STIs are infections that can be spread by sexual contact (vaginal, anal or oral) and some, like herpes and warts, can also be transmitted by skin-to-skin contact

Common STIs in Australia include:

Some STIs have no symptoms so you won’t know you have them. Young people are especially at risk of an STI called chlamydia. If chlamydia is left untreated, it can cause pelvic inflammatory disease with can cause infertility.

Most STIS are easily treated so it's important to have a test for STIs if you have had unprotected sex or think you have any symptoms. These tests are quick and painless and can be free of cost.


Symptoms of STIs in women:

  • an unusual vaginal discharge
  • a sore, lump, wart, blister or rash around the genital area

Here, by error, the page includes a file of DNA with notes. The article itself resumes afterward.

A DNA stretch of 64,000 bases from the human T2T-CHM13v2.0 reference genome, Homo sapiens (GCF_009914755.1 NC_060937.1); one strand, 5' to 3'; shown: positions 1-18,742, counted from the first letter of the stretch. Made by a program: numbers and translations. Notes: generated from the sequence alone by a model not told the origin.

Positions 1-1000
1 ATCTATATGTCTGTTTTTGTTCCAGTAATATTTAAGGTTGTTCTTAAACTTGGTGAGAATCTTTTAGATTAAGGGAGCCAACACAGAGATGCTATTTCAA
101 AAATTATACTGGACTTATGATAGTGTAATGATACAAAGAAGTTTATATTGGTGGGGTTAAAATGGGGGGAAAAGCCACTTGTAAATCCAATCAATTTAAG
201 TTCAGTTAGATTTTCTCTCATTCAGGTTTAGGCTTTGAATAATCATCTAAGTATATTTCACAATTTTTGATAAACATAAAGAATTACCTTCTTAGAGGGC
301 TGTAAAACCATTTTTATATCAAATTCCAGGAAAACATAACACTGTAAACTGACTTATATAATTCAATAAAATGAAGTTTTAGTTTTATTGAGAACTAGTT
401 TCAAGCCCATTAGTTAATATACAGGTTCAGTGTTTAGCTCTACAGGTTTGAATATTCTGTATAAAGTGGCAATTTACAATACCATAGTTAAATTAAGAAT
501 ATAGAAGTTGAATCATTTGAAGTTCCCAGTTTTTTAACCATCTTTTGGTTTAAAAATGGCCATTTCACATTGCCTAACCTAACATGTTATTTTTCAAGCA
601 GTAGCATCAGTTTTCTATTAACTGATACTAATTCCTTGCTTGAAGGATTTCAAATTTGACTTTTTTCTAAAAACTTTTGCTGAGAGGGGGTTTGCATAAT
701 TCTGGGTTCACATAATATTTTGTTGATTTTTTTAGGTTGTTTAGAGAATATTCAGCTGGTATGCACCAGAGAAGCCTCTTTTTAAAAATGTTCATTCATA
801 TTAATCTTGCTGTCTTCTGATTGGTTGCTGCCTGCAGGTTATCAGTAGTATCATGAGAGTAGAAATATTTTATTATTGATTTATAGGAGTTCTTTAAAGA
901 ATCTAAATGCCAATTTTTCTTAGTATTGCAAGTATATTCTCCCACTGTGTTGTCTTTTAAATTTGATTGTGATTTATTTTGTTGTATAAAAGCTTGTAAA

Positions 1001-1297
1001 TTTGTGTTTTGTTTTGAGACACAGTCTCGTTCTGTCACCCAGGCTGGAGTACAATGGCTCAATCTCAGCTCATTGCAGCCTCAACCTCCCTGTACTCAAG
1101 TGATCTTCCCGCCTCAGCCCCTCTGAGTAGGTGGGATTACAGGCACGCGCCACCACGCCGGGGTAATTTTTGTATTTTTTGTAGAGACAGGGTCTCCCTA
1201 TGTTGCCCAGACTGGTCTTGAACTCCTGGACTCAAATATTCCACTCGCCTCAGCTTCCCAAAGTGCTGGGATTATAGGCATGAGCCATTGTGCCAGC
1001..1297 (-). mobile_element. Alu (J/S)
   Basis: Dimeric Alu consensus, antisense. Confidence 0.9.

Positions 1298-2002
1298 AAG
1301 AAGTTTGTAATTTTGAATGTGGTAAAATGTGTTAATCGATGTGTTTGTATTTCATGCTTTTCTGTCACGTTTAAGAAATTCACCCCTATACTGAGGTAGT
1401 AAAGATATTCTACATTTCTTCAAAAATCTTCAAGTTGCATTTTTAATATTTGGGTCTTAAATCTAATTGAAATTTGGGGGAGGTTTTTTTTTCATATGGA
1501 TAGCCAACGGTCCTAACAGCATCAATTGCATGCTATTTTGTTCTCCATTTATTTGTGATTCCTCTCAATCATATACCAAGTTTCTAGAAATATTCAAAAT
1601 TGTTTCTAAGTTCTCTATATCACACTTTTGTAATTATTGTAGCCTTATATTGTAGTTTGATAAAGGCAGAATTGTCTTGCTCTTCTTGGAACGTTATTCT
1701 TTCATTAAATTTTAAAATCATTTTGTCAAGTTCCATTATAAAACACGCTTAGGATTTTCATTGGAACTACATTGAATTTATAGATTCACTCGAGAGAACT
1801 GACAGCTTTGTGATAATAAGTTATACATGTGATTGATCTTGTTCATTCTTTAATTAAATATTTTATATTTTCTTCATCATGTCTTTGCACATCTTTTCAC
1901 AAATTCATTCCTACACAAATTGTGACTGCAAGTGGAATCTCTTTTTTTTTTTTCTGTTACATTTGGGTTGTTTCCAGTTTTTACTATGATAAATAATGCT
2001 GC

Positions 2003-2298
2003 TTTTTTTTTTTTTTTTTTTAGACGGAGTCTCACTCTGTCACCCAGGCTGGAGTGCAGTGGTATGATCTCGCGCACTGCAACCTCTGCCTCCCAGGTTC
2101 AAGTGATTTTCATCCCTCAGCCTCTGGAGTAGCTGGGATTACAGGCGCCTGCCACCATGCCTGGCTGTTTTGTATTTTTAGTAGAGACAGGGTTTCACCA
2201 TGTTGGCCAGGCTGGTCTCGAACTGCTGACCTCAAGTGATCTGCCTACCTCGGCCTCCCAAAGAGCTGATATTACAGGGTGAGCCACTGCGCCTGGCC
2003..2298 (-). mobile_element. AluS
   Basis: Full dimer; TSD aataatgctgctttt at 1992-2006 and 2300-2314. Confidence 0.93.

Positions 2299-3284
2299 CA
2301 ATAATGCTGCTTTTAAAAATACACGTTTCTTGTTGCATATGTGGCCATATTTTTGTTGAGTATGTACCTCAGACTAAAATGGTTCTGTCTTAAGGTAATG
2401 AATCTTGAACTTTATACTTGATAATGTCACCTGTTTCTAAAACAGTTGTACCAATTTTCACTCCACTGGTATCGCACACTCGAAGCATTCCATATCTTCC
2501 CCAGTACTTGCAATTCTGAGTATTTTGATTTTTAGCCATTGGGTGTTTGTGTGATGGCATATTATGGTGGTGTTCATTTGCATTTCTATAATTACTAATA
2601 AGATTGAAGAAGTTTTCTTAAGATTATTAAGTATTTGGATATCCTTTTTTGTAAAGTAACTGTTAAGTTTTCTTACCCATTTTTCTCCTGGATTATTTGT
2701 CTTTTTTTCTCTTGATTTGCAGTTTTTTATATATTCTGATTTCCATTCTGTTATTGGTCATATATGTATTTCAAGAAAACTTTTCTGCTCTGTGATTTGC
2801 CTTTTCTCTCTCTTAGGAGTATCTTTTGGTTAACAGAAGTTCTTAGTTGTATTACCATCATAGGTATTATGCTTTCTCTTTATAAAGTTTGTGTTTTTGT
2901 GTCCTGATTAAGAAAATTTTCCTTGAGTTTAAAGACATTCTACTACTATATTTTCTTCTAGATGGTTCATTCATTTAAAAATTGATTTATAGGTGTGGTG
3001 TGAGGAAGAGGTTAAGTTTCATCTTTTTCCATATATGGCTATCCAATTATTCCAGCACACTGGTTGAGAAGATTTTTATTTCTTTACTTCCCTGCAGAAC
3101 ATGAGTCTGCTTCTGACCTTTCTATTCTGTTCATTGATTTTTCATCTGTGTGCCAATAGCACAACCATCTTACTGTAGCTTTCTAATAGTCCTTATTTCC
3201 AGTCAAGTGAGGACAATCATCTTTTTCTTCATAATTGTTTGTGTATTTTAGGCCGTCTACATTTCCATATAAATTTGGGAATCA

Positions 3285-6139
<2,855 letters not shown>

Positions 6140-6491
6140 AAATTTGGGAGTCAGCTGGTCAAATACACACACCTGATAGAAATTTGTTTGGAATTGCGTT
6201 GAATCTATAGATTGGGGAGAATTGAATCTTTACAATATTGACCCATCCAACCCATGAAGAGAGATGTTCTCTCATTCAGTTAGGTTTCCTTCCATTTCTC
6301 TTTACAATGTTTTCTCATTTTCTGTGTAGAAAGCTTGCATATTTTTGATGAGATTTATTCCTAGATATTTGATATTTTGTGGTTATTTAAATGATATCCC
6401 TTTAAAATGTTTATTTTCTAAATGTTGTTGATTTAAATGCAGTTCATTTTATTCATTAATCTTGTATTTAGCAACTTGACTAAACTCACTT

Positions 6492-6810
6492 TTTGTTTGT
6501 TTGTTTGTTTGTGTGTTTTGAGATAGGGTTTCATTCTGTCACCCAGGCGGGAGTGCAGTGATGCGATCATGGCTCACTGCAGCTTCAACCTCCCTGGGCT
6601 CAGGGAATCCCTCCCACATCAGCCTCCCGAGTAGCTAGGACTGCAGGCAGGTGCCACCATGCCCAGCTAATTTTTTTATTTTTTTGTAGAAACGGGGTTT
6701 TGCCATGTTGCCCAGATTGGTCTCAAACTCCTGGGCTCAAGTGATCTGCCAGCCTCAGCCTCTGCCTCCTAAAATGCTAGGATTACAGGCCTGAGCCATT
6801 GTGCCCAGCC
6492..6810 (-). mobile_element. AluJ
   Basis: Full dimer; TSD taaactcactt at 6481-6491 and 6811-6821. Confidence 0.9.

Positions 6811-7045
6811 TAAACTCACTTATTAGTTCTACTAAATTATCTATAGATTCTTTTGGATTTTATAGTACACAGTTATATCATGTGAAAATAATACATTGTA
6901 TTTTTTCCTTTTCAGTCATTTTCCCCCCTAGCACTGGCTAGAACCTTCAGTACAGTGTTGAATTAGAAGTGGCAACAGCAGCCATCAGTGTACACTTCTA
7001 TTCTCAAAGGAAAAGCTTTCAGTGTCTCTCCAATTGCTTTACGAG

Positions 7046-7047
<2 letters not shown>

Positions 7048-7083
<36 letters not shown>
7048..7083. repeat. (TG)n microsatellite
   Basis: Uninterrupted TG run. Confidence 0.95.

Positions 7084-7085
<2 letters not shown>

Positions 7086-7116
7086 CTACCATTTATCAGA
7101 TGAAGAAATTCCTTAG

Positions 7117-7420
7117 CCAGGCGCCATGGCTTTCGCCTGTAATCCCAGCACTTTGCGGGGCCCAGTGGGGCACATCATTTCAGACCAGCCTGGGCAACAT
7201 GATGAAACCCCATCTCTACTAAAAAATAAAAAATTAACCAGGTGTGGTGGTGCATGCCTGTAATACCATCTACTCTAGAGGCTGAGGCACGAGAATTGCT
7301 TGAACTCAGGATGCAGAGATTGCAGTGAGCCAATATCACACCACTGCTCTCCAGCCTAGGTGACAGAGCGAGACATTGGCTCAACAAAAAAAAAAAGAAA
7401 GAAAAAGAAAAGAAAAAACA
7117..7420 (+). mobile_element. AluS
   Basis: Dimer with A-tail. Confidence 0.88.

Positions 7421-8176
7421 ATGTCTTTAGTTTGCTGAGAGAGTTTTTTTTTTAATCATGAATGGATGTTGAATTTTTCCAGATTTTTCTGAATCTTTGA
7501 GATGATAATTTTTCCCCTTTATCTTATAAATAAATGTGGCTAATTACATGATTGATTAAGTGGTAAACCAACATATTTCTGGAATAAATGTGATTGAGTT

• pain during sexual intercourse
  • pain when passing urine
  • abnormal vaginal bleeding
  • painful, irregular periods
  • bleeding between periods or after sexual intercourse

Symptoms of STIs in men:

  • a discharge from the penis or rectum
  • a sore, lump, wart, blister or rash around the genital or anal area
  • an itch or soreness of the penis
  • pain when passing urine
  • painful or swollen testicles
  • abdominal pain

Any genital change – such as an ulcer – or symptom that appears and then settles without treatment should be reported to your doctor; this may indicate the presence of an STI such as syphilis. Untreated this could lead to significant health problems.

Remember that condoms are the only form of contraception that will protect you from STIs and an unplanned pregnancy.